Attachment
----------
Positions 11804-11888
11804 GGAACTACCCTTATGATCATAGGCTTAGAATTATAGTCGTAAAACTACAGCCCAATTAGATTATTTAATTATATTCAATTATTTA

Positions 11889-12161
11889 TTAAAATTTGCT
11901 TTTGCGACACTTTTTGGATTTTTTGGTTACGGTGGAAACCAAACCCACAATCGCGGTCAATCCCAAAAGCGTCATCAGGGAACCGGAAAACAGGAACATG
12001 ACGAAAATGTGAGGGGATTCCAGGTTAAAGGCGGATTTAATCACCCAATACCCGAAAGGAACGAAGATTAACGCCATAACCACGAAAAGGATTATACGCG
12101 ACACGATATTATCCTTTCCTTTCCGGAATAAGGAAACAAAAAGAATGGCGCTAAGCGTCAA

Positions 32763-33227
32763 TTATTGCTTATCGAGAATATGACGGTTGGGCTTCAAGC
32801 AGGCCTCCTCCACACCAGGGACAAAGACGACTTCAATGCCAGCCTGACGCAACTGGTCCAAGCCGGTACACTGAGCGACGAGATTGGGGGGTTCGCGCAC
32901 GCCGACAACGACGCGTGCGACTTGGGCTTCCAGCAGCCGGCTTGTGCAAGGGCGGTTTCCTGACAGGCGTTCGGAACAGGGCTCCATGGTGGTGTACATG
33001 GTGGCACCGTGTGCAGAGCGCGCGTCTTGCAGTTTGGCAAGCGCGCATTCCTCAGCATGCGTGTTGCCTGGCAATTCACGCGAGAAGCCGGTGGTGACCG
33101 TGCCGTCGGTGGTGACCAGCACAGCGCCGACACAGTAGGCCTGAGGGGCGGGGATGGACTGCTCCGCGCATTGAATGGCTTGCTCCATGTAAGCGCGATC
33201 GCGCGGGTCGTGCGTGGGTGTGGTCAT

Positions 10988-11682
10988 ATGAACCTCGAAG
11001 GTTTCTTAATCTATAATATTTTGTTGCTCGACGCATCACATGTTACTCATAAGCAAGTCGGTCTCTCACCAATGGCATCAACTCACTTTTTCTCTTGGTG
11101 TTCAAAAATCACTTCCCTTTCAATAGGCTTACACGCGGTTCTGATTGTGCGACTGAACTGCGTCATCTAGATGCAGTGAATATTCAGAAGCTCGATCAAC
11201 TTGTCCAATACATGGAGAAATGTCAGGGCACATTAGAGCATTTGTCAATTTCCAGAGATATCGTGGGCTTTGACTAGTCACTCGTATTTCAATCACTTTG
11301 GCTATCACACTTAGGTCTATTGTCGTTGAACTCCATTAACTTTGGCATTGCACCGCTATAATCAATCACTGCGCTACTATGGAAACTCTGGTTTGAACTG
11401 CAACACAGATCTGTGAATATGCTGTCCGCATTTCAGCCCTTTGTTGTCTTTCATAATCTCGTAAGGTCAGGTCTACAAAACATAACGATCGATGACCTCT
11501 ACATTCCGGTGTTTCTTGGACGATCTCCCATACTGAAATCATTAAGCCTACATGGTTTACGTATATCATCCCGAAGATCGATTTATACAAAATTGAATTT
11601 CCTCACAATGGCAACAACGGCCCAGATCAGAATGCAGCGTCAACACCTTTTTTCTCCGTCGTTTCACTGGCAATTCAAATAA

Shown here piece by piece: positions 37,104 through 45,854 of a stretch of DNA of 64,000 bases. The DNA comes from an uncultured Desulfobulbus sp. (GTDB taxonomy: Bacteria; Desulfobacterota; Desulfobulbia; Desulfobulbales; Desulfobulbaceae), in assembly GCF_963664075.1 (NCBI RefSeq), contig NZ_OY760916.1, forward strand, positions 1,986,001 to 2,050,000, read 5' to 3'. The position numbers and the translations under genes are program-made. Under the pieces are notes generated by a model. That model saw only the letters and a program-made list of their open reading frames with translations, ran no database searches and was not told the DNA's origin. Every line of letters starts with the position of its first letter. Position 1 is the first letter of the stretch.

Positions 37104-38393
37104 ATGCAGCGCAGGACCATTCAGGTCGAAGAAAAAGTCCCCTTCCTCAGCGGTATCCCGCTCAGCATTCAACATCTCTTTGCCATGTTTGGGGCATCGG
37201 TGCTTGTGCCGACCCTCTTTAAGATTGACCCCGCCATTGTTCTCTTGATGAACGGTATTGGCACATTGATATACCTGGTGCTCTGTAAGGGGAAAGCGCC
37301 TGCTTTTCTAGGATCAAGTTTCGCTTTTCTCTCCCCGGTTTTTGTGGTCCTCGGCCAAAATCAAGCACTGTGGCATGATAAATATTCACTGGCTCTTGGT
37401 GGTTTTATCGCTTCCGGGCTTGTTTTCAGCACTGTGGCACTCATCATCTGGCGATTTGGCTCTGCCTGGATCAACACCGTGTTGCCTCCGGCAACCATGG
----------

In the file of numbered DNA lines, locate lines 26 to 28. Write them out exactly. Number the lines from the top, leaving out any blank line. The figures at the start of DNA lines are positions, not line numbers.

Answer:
37104 ATGCAGCGCAGGACCATTCAGGTCGAAGAAAAAGTCCCCTTCCTCAGCGGTATCCCGCTCAGCATTCAACATCTCTTTGCCATGTTTGGGGCATCGG
37201 TGCTTGTGCCGACCCTCTTTAAGATTGACCCCGCCATTGTTCTCTTGATGAACGGTATTGGCACATTGATATACCTGGTGCTCTGTAAGGGGAAAGCGCC
37301 TGCTTTTCTAGGATCAAGTTTCGCTTTTCTCTCCCCGGTTTTTGTGGTCCTCGGCCAAAATCAAGCACTGTGGCATGATAAATATTCACTGGCTCTTGGT